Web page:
other psychotic disorders. The researchers concluded,
In summary, we conclude that cannabis does not
cause psychosis by itself. In genetically vulnerable
individuals, while cannabis may modify the illness
onset, severity and outcome, there is no evidence from
this study that it can cause the psychosis.
xxxv


Finally, available evidence indicates that medical
marijuana laws may reduce rates of suicide among
young adult males, who are most vulnerable to
suicide.
xxxvi


Encouraging an open dialogue with adolescents about
their drug use and paying attention to their behavior
during the teen years are better prevention tools
toward the future development of mental illness than to
simply blame marijuana.


How strong is todays marijuana?

Marijuana regulation allows for a wider variety of
THC levels in products.

Although marijuana potency has reportedly increased
in recent decades, this is largely due to prohibition.
xxxvii

When access to a particular substance is sporadic,
risky and limited, both consumers and producers are
incentivized to use or sell higher potency material. We
saw a similar trend during alcohol prohibition, when
beer and cider were largely replaced by spirits and
hard liquor, which was easier and more profitable to
transport.
xxxviii
When access is regulated and
controlled, like in medical marijuana states, we see a
wider variety of potencies, including marijuana with
virtually no traces of psychoactive THC but high in
cannabidiol (CBD), which is highly therapeutic but not
psychoactive.

While THC is virtually non-toxic to healthy cells or
organs, and is incapable of causing a fatal overdose,
marijuanas health impact is wide ranging and depends

5 Drug Policy Alliance | 131 West 33rd Street, 15th Floor, New York, NY 10001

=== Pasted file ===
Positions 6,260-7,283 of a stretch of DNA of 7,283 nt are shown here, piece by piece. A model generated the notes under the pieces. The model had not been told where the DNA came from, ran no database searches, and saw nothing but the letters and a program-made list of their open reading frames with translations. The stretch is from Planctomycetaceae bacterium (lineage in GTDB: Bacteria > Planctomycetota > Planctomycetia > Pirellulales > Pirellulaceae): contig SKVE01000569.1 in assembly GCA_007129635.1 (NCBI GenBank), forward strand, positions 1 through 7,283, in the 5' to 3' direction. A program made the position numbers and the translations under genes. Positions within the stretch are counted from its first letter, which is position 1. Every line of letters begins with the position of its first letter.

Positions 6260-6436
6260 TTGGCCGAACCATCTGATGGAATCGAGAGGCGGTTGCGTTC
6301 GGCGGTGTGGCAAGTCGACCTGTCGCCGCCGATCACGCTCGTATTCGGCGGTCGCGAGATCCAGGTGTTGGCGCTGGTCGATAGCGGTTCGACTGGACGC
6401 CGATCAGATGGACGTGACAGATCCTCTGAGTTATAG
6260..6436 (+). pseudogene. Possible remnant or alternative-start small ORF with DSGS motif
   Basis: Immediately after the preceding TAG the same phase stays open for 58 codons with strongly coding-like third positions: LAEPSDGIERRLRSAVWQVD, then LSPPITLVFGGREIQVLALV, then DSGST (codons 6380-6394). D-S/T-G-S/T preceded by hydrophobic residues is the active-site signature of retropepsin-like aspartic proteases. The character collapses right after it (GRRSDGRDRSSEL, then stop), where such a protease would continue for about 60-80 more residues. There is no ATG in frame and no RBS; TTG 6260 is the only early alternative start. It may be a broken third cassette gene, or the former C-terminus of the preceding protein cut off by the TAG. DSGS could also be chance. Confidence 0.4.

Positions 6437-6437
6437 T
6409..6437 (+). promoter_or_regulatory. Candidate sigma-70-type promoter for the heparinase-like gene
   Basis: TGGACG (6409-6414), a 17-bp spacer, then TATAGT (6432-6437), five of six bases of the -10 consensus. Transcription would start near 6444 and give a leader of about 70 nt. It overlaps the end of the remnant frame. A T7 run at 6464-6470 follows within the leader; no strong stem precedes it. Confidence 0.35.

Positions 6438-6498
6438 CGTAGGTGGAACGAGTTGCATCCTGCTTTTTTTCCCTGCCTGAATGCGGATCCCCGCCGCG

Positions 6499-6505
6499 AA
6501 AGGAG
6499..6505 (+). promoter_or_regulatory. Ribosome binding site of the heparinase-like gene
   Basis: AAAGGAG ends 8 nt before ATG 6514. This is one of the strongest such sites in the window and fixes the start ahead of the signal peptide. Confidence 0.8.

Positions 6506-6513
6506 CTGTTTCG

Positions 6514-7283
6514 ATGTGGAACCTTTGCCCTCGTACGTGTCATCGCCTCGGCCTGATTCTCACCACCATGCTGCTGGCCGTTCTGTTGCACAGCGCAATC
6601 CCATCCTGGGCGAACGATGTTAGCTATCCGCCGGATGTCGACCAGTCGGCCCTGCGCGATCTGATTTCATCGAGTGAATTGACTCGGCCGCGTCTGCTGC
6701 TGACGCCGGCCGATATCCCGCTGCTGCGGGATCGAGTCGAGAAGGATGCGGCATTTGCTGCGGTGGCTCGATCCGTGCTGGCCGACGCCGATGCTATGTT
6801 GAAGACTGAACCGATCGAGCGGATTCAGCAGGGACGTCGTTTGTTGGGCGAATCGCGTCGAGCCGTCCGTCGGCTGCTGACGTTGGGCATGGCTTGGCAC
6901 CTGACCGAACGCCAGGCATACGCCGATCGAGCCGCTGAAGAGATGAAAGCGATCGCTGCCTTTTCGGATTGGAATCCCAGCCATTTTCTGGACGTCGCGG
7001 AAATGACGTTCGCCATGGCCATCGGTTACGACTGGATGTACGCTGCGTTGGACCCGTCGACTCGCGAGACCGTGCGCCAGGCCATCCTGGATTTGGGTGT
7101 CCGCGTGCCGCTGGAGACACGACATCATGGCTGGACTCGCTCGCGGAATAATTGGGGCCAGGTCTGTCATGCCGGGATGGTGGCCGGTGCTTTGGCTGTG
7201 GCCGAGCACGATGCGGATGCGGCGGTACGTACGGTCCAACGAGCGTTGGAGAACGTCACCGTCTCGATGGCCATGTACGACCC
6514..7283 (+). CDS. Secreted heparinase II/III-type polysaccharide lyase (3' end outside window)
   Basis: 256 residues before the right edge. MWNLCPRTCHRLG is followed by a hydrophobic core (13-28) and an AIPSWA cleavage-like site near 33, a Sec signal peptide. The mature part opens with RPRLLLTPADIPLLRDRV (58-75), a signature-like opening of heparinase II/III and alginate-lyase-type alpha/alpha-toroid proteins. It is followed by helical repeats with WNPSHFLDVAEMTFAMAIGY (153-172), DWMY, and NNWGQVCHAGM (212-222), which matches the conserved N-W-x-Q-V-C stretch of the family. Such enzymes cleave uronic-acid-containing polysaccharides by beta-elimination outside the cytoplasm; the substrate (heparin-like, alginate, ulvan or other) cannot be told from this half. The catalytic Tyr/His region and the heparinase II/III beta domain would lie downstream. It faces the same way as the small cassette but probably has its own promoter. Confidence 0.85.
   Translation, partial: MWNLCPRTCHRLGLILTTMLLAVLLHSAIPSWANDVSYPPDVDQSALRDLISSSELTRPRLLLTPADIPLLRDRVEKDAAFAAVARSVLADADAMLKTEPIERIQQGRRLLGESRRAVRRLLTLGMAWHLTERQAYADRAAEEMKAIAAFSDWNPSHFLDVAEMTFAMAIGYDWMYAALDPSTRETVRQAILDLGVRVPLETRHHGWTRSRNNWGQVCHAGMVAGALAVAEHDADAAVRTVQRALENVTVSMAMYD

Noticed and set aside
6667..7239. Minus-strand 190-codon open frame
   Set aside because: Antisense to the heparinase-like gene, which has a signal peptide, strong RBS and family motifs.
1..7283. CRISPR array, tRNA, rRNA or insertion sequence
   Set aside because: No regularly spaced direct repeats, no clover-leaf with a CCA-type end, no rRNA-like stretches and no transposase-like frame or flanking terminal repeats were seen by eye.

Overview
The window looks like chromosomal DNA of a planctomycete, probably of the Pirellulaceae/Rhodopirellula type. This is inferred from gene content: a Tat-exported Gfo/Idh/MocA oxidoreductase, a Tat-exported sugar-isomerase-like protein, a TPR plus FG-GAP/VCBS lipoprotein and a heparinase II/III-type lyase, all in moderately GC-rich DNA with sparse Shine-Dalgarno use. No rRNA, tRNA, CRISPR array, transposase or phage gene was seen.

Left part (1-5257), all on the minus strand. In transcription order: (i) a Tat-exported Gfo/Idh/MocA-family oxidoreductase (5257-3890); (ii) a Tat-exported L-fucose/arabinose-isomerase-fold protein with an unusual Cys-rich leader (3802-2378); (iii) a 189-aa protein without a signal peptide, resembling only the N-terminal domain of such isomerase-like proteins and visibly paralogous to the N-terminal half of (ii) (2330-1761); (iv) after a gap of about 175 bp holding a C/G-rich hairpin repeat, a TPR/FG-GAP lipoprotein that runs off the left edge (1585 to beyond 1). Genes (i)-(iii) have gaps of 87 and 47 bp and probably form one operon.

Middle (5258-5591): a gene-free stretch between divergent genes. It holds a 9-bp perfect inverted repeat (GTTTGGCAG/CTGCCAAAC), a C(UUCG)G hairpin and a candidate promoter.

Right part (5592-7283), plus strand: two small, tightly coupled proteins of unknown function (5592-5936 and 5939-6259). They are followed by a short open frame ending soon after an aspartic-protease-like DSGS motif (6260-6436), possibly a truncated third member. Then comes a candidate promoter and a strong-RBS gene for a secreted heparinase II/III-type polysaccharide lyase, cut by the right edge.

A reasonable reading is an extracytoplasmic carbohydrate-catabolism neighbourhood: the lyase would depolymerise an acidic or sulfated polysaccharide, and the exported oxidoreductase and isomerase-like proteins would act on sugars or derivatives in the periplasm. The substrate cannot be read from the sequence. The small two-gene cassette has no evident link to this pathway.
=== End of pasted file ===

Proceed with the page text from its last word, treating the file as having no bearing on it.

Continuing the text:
nyc@drugpolicy.org | 212.613.8020 voice | 212.613.8021 fax
Page
on the way marijuana is ingested, as well as the
specific constituents in the marijuana. Health effects of
marijuana are related to the route, dose, frequency
and duration of marijuana use. Currently, doctors may
legally prescribe Marinol, an FDA-approved pill that
contains 100 percent THC but, critically, lacks other
therapeutic, non-psychoactive compounds found in
marijuana.
xxxix
The Food and Drug Administration
found THC to be safe and effective for the treatment of
nausea, vomiting and wasting diseases. When
consumers encounter strong varieties of marijuana,
they adjust their use accordingly and smoke less.
xl



Is it true that marijuana has medicinal properties?

Marijuana has been proven helpful for treating the
symptoms of a variety of medical conditions. The
bodys endocannabinoid system may explain why.

For many seriously ill people, medical marijuana is the
only medicine that relieves their pain and suffering, or
treats symptoms of their medical condition, without
debilitating side effects. Marijuanas medicinal benefits
are incontrovertible, now proven by decades of peer-
reviewed, controlled studies published in highly
respected medical journals.
xli
Marijuana has been
shown to alleviate symptoms of wide range of
debilitating medical conditions including cancer,
xlii

HIV/AIDS,
xliii
multiple sclerosis,
xliv
Alzheimers
Disease,
xlv
post-traumatic stress disorder (PTSD),
xlvi

epilepsy,
xlvii
Crohns Disease,
xlviii
and glaucoma,
xlix
and
is often an effective alternative to narcotic painkillers.
l


Evidence of marijuanas efficacy in treating severe and
intractable pain is particularly impressive. Researchers
at the University of California conducted a decade of
randomized, double-blind, placebo-controlled clinical
trials on the medical utility of inhaled marijuana,
concluding that marijuana should be a first line
treatment for patients with painful neuropathy, who
often do not respond to other available treatments.
li


Marijuana has been shown to be effective in reducing
the nausea induced by cancer chemotherapy,
stimulating appetite in AIDS patients, and reducing
intraocular pressure in people with glaucoma.
lii
There
is also appreciable evidence that marijuana reduces
muscle spasticity in patients with neurological
disorders.
liii
Marijuana has also been shown to help
with mental health conditions, particularly PTSD.
liv
In
2013, both Maine and Oregon added PTSD to the list
of conditions that qualifies for medical marijuana. A
synthetic capsule is available by prescription, but it is
not as effective as smoked marijuana for many
patients.
lv


Our bodies contain a regulatory framework called the
endocannabinoid system. This system is responsible